The journey passed off pretty well. Athos and his son traversed France at the rate of fifteen leagues per day; sometimes more, sometimes less, according to the intensity of Raoul’s grief. It took them a fortnight to reach Toulon, and they lost all traces of D’Artagnan at Antibes. They were forced to believe that the captain of the musketeers was desirous of preserving an incognito on his route, for Athos derived from his inquiries an assurance that such a cavalier as he described had exchanged his horse for a well-closed carriage on quitting Avignon. Raoul was much affected at not meeting with D’Artagnan. His affectionate heart longed to take a farewell and received consolation from that heart of steel. Athos knew from experience that D’Artagnan became impenetrable when engaged in any serious affair, whether on his own account or on the service of the king. He even feared to offend his friend, or thwart him by too pressing inquiries. And yet when Raoul commenced his labor of classing the flotilla, and got together the chalands and lighters to send them to Toulon, one of the fishermen told the comte that his boat had been laid up to refit since a trip he had made on account of a gentleman who was in great haste to embark. Athos, believing that this man was telling a falsehood in order to be left at liberty to fish, and so gain more money when all his companions were gone, insisted upon having the details. The fisherman informed him that six days previously, a man had come in the night to hire his boat, for the purpose of visiting the island of St. Honnorat. The price was agreed upon, but the gentleman had arrived with an immense carriage case, which he insisted upon embarking, in spite of the many difficulties that opposed the operation. The fisherman wished to retract. He had even threatened, but his threats had procured him nothing but a shower of blows from the gentleman’s cane, which fell upon his shoulders sharp and long. Swearing and grumbling, he had recourse to the syndic of his brotherhood at Antibes, who administer justice among themselves and protect each other; but the gentleman had exhibited a certain paper, at sight of which the syndic, bowing to the very ground, enjoined obedience from the fisherman, and abused him for having been refractory. They then departed with the freight.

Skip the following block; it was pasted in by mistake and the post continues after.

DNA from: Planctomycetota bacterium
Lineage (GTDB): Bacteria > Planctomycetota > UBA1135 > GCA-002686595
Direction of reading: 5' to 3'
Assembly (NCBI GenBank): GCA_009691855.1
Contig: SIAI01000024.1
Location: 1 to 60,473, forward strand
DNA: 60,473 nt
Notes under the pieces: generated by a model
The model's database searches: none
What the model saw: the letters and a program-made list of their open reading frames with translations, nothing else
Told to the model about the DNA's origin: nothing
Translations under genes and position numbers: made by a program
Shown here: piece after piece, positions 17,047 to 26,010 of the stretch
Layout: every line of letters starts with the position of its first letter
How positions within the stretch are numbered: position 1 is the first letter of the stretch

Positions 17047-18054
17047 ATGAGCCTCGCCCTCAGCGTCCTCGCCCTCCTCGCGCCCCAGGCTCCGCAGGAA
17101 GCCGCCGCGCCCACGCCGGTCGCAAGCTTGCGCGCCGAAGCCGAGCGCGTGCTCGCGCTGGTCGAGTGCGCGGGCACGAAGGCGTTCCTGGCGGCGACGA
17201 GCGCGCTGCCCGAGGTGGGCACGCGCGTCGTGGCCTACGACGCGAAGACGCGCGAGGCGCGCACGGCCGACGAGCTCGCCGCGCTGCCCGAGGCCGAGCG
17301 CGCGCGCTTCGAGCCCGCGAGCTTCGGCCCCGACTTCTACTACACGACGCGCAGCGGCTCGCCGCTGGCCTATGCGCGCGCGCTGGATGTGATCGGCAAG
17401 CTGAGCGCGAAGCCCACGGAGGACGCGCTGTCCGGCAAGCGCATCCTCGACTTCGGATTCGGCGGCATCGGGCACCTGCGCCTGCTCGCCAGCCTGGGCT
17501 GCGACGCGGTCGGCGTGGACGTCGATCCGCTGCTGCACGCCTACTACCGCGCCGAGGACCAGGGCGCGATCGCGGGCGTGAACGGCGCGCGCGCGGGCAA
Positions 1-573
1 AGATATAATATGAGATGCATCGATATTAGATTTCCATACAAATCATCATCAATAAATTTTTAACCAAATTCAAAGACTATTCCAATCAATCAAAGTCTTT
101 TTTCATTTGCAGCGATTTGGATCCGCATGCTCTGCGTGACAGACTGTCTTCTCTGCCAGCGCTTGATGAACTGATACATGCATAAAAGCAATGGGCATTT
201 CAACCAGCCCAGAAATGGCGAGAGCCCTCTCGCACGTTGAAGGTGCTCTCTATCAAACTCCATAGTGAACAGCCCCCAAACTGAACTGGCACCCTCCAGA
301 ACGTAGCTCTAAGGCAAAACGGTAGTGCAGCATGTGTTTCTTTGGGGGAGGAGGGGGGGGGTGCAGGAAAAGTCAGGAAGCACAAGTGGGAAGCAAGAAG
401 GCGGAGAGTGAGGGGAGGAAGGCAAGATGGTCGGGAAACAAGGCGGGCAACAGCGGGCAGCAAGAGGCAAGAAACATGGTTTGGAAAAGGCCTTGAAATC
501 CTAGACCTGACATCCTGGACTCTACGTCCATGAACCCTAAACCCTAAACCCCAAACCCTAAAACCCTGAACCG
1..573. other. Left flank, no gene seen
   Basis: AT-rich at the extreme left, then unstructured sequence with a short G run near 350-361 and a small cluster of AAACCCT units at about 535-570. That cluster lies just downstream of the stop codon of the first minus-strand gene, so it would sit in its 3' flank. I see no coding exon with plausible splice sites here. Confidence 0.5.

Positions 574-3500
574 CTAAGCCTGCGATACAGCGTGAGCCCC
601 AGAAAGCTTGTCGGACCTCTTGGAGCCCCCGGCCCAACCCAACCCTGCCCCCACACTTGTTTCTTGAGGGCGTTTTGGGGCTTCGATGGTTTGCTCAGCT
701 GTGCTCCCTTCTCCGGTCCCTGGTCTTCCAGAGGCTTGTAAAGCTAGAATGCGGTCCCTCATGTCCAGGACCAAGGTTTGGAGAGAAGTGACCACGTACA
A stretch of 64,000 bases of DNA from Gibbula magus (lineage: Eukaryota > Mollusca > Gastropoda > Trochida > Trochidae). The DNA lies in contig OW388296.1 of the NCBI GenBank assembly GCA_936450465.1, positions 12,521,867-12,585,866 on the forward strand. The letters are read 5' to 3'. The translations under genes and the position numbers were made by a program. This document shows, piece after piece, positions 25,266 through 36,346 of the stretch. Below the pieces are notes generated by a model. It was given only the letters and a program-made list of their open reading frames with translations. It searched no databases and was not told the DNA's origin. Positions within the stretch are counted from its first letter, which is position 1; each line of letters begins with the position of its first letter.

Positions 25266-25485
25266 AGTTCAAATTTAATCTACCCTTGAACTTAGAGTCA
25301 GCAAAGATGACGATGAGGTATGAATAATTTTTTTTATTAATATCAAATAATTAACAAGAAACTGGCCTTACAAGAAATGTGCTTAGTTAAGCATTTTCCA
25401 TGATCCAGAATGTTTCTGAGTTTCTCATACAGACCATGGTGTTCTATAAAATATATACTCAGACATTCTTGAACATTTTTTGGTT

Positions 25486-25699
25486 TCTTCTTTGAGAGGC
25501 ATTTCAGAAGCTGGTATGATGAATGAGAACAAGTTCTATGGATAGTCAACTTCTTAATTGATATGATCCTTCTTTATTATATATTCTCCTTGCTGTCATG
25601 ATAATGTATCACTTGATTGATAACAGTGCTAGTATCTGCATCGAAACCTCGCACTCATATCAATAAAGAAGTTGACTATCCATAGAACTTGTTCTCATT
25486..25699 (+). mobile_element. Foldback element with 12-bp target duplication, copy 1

“But all this does not tell us,” said Athos, “how you injured your boat.”
“This is the way. I was steering towards St. Honnorat as the gentleman desired me; but he changed his mind, and pretended that I could not pass to the south of the abbey.”
“And why not?”
“Because, monsieur, there is in front of the square tower of the Benedictines, towards the southern point, the bank of the Moines.”
“A rock?” asked Athos.
“Level with the water, but below water; a dangerous passage, yet one I have cleared a thousand times; the gentleman required me to land him at Sainte–Marguerite’s.”
“Well, monsieur!” cried the fisherman, with his Provencal accent, “a man is a sailor, or he is not; he knows his course, or he is nothing but a fresh-water lubber. I was obstinate, and wished to try the channel. The gentleman took me by the collar, and told me quietly he would strangle me. My mate armed himself with a hatchet, and so did I. We had the affront of the night before to pay him out for. But the gentleman drew his sword, and used it in such an astonishingly rapid manner, that we neither of us could get near him. I was about to hurl my hatchet at his head, and I had a right to do so, hadn’t I, monsieur? for a sailor aboard is master, as a citizen is in his chamber; I was going, then, in self-defense, to cut the gentleman in two, when, all at once — believe me or not, monsieur — the great carriage case opened of itself, I don’t know how, and there came out of it a sort of a phantom, his head covered with a black helmet and a black mask, something terrible to look upon, which came towards me threatening with its fist.”